Crystallization, Melting, and Structure of Water Nanoparticles at Atmospherically Relevant Temperatures

JC Johnston and V Molinero, JOURNAL OF THE AMERICAN CHEMICAL SOCIETY, 134, 6650-6659 (2012).

DOI: 10.1021/ja210878c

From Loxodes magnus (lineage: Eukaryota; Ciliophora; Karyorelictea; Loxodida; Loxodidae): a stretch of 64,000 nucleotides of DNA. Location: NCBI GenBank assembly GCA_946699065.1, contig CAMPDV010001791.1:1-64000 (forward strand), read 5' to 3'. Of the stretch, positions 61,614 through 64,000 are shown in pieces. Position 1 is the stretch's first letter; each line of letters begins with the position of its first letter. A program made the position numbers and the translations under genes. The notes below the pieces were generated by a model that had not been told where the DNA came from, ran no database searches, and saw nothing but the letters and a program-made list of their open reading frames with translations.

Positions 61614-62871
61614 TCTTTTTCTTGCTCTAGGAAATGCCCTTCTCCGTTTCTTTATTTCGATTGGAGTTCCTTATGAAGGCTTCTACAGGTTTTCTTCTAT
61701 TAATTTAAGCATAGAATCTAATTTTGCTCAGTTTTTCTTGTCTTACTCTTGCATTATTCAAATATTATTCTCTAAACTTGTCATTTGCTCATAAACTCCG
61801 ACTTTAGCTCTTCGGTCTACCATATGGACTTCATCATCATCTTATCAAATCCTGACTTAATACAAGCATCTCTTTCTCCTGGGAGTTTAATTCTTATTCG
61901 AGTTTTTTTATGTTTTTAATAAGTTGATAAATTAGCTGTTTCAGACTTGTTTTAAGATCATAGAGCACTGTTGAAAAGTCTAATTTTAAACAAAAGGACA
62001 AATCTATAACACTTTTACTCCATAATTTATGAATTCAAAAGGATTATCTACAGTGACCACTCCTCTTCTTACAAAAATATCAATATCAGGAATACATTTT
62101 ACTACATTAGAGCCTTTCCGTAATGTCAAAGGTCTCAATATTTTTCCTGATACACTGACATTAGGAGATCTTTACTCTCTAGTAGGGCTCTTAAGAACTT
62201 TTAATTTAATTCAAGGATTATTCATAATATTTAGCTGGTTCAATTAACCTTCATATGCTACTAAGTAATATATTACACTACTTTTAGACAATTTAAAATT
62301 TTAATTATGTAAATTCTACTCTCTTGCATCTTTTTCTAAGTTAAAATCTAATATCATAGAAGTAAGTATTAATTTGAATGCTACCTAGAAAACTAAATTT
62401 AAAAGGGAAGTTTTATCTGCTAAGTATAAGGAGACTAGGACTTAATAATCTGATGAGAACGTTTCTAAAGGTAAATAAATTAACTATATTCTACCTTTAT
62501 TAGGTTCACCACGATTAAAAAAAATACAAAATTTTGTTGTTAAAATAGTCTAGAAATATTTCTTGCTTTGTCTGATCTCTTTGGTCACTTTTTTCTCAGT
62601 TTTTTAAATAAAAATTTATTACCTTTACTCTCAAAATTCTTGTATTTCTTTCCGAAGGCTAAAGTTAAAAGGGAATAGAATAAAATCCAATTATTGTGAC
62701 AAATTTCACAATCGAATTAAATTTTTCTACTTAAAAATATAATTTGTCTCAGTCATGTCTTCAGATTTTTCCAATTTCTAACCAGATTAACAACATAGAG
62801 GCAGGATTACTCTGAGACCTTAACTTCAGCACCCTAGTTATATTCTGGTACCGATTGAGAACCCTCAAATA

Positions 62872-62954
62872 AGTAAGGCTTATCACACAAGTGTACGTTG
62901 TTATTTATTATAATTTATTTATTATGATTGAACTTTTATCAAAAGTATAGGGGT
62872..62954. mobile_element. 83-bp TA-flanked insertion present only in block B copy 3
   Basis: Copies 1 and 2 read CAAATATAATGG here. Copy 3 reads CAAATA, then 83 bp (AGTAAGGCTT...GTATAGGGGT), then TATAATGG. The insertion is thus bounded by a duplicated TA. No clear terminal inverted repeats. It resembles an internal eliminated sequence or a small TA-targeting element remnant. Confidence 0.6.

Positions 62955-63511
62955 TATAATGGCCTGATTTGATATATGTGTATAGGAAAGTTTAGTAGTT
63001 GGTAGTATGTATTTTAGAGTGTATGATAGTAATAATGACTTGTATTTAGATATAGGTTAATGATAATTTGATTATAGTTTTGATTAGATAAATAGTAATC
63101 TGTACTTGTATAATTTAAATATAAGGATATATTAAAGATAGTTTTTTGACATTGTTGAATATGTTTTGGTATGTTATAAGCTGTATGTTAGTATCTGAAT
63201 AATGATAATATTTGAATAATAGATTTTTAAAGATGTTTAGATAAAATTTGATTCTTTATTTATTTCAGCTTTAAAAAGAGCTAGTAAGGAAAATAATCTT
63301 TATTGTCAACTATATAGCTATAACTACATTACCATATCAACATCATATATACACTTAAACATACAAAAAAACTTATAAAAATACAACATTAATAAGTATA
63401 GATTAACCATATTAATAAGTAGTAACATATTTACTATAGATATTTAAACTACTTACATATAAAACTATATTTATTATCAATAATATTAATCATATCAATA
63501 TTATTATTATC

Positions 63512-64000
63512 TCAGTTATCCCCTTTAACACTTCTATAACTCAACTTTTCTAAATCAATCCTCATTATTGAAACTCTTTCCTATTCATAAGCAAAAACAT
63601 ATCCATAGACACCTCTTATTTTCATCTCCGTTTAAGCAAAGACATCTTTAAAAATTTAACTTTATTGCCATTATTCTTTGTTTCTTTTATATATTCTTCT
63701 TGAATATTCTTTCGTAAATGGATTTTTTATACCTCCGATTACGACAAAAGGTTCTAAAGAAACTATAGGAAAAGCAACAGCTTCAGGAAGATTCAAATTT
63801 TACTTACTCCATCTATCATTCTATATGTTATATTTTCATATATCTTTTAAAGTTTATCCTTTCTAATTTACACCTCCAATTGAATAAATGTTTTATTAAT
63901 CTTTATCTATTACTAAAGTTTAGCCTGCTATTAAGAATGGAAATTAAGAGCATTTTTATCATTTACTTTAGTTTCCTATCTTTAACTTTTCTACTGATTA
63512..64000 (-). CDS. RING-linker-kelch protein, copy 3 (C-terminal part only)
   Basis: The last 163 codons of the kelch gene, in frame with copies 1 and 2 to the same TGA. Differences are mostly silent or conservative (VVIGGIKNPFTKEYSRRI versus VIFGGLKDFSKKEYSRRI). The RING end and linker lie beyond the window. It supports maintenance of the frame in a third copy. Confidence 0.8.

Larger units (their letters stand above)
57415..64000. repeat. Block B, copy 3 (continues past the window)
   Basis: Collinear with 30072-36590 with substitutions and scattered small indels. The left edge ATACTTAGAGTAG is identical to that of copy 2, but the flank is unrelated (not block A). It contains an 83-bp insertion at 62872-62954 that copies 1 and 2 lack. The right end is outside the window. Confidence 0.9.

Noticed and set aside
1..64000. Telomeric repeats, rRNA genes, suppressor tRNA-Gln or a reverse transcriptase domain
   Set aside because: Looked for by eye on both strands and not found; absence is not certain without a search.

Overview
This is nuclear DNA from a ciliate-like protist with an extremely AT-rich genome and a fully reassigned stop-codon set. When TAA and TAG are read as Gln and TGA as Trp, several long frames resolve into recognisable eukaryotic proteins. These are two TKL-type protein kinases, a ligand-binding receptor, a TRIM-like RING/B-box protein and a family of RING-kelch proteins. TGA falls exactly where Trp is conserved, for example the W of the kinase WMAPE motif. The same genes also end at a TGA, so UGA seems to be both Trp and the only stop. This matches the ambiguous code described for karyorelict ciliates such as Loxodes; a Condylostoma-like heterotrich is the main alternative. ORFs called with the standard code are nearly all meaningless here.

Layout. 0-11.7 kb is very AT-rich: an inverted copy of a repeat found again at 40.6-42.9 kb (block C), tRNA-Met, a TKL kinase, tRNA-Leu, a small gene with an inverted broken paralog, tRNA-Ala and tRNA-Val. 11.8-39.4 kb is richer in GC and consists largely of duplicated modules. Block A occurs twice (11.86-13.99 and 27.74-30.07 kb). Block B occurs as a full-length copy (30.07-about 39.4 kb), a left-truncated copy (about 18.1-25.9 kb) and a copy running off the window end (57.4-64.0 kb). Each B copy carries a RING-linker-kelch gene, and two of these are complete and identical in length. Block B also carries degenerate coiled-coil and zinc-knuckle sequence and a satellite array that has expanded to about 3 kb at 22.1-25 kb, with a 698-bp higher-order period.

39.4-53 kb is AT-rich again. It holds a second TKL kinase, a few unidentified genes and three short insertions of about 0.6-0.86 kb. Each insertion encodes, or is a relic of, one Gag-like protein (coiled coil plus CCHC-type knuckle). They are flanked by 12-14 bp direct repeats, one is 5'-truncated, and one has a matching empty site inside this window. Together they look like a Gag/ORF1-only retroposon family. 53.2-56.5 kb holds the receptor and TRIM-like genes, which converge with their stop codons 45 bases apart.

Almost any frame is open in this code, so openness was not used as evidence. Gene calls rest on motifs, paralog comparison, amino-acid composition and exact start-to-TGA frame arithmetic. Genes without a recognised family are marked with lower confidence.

Water nanoparticles play an important role in atmospheric processes, yet their equilibrium and nonequilibrium liquid-ice phase transitions and the structures they form on freezing are not yet fully elucidated. Here we use molecular dynamics simulations with the mW water model to investigate the nonequilibriurn freezing and equilibrium melting of water nanoparticles with radii R between 1 and 4.7 nm and the structure of the ice formed by crystallization at temperatures between 150 and 200 K. The ice crystallized in the particles is a hybrid form of ice I with stacked layers of the cubic and hexagonal ice polymorphs in a ratio approximately 2:1. The ratio of cubic ice to hexagonal ice is insensitive to the radius of the water particle and is comparable to that found in simulations of bulk water around the same temperature. Heating frozen particles that contain multiple crystallites leads to Ostwald ripening and annealing of the ice structures, accompanied by an increase in the amount of ice at the expense of the liquid water, before the particles finally melt from the hybrid ice I to liquid, without a transition to hexagonal ice. The melting temperatures T-m of the nanoparticles are not affected by the ratio of cubic to hexagonal layers in the crystal. T-m of the ice particles decreases from 255 to 170 K with the particle size and is well described by the Gibbs-Thomson equation, T-m(R) = T-m(bulk) - K-GT/(R - d), with constant K-GT = 82 +/- 5 K.nm and a premelted liquid of width d = 0.26 +/- 0.05 nm, about one monolayer. The freezing temperatures also decrease with the particles' radii. These results are important for understanding the composition, freezing, and melting properties of ice and liquid water particles under atmospheric conditions.

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